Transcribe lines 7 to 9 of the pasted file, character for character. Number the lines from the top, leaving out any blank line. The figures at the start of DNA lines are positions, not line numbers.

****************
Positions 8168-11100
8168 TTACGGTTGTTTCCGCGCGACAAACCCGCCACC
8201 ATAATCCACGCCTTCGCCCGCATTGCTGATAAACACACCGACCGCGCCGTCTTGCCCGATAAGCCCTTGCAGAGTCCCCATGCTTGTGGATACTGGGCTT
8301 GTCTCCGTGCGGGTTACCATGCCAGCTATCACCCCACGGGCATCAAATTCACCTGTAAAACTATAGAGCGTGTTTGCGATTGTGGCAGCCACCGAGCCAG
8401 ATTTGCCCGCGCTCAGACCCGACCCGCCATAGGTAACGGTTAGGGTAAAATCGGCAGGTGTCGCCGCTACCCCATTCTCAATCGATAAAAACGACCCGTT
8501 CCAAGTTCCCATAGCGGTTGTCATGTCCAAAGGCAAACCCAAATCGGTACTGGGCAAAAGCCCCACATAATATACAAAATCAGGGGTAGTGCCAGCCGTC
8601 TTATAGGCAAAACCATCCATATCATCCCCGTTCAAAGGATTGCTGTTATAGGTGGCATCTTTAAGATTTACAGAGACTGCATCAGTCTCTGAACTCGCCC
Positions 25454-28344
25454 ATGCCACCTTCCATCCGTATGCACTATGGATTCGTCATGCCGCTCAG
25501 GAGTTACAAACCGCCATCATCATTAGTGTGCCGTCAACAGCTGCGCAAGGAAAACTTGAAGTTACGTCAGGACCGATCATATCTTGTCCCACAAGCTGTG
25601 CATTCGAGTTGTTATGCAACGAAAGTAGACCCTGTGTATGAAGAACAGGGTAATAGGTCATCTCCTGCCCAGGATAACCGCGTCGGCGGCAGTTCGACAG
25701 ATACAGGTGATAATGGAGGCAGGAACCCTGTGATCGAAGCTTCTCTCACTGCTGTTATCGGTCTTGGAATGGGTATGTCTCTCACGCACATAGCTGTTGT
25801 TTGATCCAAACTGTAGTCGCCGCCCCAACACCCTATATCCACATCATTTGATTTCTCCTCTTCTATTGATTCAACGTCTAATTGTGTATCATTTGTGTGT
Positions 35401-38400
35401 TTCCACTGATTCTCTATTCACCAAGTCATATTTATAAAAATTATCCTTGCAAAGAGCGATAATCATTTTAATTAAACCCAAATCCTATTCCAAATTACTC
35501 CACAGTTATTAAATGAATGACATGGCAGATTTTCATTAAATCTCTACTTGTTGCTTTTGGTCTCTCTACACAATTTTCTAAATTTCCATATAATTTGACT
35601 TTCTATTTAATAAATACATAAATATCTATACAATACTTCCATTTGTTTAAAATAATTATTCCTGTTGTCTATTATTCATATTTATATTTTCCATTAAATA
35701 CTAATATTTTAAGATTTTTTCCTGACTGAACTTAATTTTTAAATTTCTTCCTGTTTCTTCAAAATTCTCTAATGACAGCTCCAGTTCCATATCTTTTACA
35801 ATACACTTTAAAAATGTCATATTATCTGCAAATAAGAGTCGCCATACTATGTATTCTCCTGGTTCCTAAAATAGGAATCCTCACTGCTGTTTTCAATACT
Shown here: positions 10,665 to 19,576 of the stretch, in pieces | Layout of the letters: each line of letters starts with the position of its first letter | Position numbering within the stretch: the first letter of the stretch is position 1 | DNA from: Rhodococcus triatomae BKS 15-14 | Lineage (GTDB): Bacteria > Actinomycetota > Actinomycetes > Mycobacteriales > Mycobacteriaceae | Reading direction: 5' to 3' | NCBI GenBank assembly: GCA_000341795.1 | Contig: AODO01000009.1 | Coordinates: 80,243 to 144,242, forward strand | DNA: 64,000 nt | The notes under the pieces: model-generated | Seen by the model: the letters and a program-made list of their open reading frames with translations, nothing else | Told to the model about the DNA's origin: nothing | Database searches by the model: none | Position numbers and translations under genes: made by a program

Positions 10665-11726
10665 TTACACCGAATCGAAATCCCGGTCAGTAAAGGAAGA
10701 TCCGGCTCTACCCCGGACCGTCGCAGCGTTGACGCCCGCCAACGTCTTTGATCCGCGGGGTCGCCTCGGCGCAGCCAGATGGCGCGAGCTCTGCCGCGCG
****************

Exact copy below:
8601 TTATAGGCAAAACCATCCATATCATCCCCGTTCAAAGGATTGCTGTTATAGGTGGCATCTTTAAGATTTACAGAGACTGCATCAGTCTCTGAACTCGCCC
Positions 25454-28344
25454 ATGCCACCTTCCATCCGTATGCACTATGGATTCGTCATGCCGCTCAG